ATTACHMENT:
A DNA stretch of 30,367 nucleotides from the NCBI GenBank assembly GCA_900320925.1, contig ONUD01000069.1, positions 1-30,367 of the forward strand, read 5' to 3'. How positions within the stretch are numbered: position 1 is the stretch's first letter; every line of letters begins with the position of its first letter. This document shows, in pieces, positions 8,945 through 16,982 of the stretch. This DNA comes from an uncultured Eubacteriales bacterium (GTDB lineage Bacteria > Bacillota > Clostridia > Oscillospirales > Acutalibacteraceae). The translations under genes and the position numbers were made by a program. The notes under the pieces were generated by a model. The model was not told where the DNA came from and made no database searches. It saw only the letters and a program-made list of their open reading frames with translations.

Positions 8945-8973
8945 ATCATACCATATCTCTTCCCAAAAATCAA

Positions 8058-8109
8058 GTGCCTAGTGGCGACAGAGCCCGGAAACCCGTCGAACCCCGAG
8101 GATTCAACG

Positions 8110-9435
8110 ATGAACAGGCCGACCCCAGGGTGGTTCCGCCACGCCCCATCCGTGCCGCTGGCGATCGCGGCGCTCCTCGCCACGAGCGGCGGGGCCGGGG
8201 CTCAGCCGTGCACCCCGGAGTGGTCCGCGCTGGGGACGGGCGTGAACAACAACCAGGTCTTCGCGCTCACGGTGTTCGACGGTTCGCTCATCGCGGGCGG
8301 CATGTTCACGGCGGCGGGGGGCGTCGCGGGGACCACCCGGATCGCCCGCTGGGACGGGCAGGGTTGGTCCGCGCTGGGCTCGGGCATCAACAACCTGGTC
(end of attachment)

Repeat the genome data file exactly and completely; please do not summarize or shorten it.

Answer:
A DNA stretch of 30,367 nucleotides from the NCBI GenBank assembly GCA_900320925.1, contig ONUD01000069.1, positions 1-30,367 of the forward strand, read 5' to 3'. How positions within the stretch are numbered: position 1 is the stretch's first letter; every line of letters begins with the position of its first letter. This document shows, in pieces, positions 8,945 through 16,982 of the stretch. This DNA comes from an uncultured Eubacteriales bacterium (GTDB lineage Bacteria > Bacillota > Clostridia > Oscillospirales > Acutalibacteraceae). The translations under genes and the position numbers were made by a program. The notes under the pieces were generated by a model. The model was not told where the DNA came from and made no database searches. It saw only the letters and a program-made list of their open reading frames with translations.

Positions 8945-8973
8945 ATCATACCATATCTCTTCCCAAAAATCAA

Positions 8058-8109
8058 GTGCCTAGTGGCGACAGAGCCCGGAAACCCGTCGAACCCCGAG
8101 GATTCAACG

Positions 8110-9435
8110 ATGAACAGGCCGACCCCAGGGTGGTTCCGCCACGCCCCATCCGTGCCGCTGGCGATCGCGGCGCTCCTCGCCACGAGCGGCGGGGCCGGGG
8201 CTCAGCCGTGCACCCCGGAGTGGTCCGCGCTGGGGACGGGCGTGAACAACAACCAGGTCTTCGCGCTCACGGTGTTCGACGGTTCGCTCATCGCGGGCGG
8301 CATGTTCACGGCGGCGGGGGGCGTCGCGGGGACCACCCGGATCGCCCGCTGGGACGGGCAGGGTTGGTCCGCGCTGGGCTCGGGCATCAACAACCTGGTC